two-guys-pointing-at-a-computerLeadership mentoring is a special relationship between two people, the mentor and the mentee. It’s a relationship of trust and mutual respect. The mentor is seen as the teacher, and the mentee is seen as the student.

In my experience with mentoring in business, both mentor and mentee learn something from the relationship. The mentor is a leader and, as such, must teach through example. Words are powerful and effective, but living the message is how lasting change occurs. Business mentors are great actors! Here is a story from early in my career.

Here is an excerpt from my newest book.

I still vividly remember the first consulting project I was assigned to lead. I was hired as the manufacturing “guru” because of my manufacturing background, including at the Ford Motor Company. My team consisted of two men and one woman. After about three weeks at the client site, the partner who had hired me and to whom I reported, Phil, paid us a visit. Phil was a retired naval captain, and he ran a tight ship!

Not one to beat around the bush, Phil said, “We need to talk about how you’re running this job.” I was surprised and defensively said, “What do you mean? We’re on schedule and on budget. And, the client is pleased with our progress. I just talked to the COO yesterday.” Phil said, “The job is fine, but Myra doesn’t like your leadership style. She’s called me several times and said you’re acting like a dictator.” Now, I was confused and, frankly, starting to get angry.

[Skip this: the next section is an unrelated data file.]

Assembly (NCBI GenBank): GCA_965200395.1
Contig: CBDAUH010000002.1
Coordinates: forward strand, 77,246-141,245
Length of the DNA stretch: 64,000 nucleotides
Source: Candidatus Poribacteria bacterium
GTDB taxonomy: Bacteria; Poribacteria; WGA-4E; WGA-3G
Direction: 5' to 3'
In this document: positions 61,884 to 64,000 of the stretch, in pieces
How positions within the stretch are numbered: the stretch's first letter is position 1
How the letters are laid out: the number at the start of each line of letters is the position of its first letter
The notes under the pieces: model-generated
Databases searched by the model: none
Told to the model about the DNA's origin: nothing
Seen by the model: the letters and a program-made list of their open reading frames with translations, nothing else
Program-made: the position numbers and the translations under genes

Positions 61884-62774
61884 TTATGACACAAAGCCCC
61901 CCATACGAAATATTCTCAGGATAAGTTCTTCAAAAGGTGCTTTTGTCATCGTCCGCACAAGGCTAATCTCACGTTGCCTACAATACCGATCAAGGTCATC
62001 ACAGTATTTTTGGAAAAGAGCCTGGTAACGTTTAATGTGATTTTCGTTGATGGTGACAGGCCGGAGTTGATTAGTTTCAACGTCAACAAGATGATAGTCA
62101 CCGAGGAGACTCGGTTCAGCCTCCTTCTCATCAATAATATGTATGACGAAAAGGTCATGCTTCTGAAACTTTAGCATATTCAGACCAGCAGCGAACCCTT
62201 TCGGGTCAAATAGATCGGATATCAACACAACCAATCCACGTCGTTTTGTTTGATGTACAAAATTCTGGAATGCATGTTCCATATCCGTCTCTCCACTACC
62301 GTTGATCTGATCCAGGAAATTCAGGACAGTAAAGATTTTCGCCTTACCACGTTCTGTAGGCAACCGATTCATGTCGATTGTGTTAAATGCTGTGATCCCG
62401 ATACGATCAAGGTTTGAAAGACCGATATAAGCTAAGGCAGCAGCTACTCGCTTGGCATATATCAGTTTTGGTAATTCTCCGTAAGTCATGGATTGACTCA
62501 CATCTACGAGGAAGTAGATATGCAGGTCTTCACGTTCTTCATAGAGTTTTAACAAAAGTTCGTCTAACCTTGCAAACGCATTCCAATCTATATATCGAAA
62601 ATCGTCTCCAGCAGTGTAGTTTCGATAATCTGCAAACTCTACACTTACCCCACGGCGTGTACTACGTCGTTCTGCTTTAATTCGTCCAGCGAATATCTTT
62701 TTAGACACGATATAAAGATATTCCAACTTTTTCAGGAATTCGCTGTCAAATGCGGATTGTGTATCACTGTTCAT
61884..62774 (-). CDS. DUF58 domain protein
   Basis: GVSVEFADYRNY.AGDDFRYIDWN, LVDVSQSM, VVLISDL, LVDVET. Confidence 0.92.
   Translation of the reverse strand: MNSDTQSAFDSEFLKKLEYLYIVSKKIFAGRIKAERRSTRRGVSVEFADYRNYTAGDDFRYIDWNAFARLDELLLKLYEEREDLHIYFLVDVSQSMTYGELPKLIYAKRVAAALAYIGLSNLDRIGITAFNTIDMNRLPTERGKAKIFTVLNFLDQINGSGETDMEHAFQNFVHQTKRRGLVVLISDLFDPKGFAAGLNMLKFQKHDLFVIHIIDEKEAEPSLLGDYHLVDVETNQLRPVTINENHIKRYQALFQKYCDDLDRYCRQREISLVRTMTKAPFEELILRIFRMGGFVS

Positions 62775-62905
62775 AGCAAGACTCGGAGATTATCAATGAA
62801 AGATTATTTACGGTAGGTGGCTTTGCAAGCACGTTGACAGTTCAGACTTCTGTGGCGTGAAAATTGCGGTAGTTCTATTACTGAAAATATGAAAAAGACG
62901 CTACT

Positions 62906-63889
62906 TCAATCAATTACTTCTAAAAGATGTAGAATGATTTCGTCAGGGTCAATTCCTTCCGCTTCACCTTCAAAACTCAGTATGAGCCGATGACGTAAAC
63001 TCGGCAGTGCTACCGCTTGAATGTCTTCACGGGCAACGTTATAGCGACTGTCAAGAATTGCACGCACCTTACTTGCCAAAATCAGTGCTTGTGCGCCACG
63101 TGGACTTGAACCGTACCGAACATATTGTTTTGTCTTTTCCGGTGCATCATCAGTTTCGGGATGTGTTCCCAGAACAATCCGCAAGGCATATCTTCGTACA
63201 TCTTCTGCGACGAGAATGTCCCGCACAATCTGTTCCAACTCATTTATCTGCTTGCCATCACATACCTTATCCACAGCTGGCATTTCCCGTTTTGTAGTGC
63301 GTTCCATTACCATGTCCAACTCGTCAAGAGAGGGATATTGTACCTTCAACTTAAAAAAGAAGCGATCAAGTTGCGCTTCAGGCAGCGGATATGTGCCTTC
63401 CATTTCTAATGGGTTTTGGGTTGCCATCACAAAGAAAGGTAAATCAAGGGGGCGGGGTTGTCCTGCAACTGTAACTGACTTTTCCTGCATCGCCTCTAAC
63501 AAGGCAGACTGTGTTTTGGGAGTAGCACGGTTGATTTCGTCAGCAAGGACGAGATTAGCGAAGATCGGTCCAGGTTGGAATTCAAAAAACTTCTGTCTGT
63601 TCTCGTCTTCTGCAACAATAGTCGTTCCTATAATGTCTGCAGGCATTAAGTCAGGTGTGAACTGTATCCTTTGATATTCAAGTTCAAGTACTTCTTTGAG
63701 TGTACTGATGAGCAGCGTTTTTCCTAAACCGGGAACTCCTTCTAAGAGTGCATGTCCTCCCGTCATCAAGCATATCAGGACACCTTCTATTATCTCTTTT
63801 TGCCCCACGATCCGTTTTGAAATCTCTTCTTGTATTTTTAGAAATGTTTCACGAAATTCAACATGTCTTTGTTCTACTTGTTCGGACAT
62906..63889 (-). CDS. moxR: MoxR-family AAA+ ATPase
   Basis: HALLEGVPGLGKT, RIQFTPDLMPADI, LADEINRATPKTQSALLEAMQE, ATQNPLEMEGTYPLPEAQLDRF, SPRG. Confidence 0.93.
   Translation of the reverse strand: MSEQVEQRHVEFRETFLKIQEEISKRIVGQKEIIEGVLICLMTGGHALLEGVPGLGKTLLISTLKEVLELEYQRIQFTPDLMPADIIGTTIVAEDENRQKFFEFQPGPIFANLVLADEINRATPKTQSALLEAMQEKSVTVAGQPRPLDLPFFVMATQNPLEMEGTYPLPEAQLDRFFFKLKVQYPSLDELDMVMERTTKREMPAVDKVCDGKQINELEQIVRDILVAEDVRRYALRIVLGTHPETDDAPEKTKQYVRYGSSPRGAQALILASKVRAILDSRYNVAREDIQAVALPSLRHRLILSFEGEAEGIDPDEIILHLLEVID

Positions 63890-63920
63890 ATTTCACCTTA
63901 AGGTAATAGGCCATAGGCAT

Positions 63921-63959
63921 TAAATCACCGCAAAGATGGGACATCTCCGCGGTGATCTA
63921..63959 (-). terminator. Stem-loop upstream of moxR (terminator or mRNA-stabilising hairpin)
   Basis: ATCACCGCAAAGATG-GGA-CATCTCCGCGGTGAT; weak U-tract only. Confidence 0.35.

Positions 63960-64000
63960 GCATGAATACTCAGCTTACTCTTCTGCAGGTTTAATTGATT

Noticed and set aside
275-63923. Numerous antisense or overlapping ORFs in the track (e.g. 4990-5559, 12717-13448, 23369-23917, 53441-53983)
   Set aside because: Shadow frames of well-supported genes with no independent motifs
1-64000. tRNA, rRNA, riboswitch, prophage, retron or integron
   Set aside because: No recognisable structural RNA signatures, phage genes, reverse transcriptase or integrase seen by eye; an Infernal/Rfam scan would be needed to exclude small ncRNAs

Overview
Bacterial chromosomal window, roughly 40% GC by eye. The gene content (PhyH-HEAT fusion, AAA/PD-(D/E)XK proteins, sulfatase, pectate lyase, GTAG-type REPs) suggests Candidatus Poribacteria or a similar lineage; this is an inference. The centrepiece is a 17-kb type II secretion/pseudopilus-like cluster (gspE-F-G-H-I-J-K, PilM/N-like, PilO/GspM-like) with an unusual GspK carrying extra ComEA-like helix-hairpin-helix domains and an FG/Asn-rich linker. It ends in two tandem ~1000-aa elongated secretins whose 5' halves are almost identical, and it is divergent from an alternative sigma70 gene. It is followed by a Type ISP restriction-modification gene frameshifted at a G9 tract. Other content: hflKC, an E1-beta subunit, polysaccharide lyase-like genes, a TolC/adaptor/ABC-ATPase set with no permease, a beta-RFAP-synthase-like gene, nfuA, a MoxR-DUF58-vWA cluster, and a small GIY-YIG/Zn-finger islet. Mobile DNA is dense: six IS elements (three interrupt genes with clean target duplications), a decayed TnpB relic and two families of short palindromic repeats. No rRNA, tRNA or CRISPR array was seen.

Phil continued, “You can’t just order people around! I understand how difficult that is because I have a lot of experience ordering people around. When I told people what to do, I expected them to do it without comment or complaint. That’s not the way it works here. Myra also said you told her that you don’t have to listen to her.” To which I blurted out, “What! Do you mean I have to listen to her? She’s a junior consultant, and she knows nothing about manufacturing. Her background is in banking!”

Phil, got this “Phil” look on his face and said, “Opincar, to be as bright as you are, you sure miss some important shit! You’re a great technician, but you’ve got to learn some of these soft skills, if you want to move up in this organization! I deliberately put Myra on this project so that you could teach her something!” Phil’s words were like a punch in the nose! All I could muster was a weak, “Oh.

Phil was my first mentor. He saw potential in me. He encouraged me. And, he metaphorically slapped me around when I didn’t get it. He was tough, when necessary.

Trying to find a business mentor? Want to BE someone who provides leadership mentoring? Look no further!

Let me show you and your team how to mentor.